It's one thing to tell your story to a friend. It's another thing to write your story. There must be structure built on a firm foundation. What is your story's foundation- plot?
It has to start there. All other things will come together. If you have a weak foundation, you'll have a weak story, even if you think it's great. When the test of time comes, aka festivals and critics, your plot will determine much about your success.
Plotting can make or break you. It's your choice.
1 step, 2 step, 3 step, 4, how many robbers come knocking at your door? Dr.Seuss is a classic story writer for children. He had his target audience selected and wrote for them to digest. Who is your audience? and how do they connect with your story? How many steps does it really take develop your plot?
Plotting path that leads to the bridge that will take you to your audience.
1. Enjoy your job by reading and learning from others. Here's a great example: https://mckeestory.com/
2. Use a plotting process that helps you shape your story. My personal favorite is:
3. Create your timeline. There must be a start and finish point so you can fill in the blanks. Muddy waters are no fun to walk through. It's not fair to ask your audience to do the same.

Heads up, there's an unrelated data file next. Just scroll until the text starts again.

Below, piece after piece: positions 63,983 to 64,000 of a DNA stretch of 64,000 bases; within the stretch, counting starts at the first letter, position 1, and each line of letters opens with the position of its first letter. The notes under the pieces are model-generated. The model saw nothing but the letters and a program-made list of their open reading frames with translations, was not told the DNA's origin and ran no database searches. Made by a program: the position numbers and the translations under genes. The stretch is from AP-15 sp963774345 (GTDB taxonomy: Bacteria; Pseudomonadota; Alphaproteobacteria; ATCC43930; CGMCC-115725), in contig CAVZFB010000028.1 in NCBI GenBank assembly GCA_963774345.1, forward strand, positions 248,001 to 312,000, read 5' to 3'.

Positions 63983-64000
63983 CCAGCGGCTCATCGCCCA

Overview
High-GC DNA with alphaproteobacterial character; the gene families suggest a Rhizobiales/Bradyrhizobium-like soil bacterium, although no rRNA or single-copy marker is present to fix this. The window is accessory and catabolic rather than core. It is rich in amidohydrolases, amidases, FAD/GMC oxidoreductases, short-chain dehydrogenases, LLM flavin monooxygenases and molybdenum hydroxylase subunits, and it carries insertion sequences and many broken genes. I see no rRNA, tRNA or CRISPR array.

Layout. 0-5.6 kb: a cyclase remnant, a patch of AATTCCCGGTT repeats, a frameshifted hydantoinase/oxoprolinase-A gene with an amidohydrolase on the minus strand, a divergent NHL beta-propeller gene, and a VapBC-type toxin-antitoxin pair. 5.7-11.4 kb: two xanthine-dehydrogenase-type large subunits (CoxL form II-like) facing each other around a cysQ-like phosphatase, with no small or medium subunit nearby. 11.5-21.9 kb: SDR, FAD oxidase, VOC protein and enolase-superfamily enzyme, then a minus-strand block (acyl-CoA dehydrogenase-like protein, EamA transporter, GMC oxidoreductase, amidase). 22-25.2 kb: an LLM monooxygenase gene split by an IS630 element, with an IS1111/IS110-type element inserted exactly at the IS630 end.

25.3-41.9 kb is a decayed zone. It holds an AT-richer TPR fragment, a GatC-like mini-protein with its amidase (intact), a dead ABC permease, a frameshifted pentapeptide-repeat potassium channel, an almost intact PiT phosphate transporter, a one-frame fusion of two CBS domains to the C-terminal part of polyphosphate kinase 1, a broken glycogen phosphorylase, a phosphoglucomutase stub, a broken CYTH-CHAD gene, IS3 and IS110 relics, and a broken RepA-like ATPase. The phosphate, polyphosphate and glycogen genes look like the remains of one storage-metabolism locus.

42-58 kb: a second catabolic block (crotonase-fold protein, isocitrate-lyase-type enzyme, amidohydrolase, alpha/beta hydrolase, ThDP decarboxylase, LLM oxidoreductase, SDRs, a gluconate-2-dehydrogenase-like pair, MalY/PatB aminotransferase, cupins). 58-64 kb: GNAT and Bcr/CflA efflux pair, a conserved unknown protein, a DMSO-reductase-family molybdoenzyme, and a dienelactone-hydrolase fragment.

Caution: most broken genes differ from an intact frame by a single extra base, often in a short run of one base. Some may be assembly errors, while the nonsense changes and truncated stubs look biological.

4. Show, don't tell all about your character up front. Allow people to either fall in love with your character over time or grow to hate them. It's your choice. To do so up front, fast and furious and tell them why they should love them, could ruin a really good story.
5. Be willing to allow the 5 W's change with your character. Do you know your 5 W's?
6. Story-boarding is good at the beginning of writing as well as at the end as you prepare for production. It will help you stay focused on where you're character is going and what they are doing so they don't fall off the edge of the bridge too soon.
7. Subplots are like the undercurrent of a river. It keeps things moving or causes it to stand still like stagnant water.
8. Do you like change? If you don't, stop now. You will not enjoy writing. It's something that is necessary like a propeller on a boat. Then ask yourself if it's character-driven or action-driven?
9. You're at the end of your first rough draft. It's time to evaluate where your characters are. How did they change throughout the story or did they remain the same?
10. send it out for critique. The professionals will always shoot you a straight arrow faster than your friends and family will. We highly recommend; http://actoneprogram.com/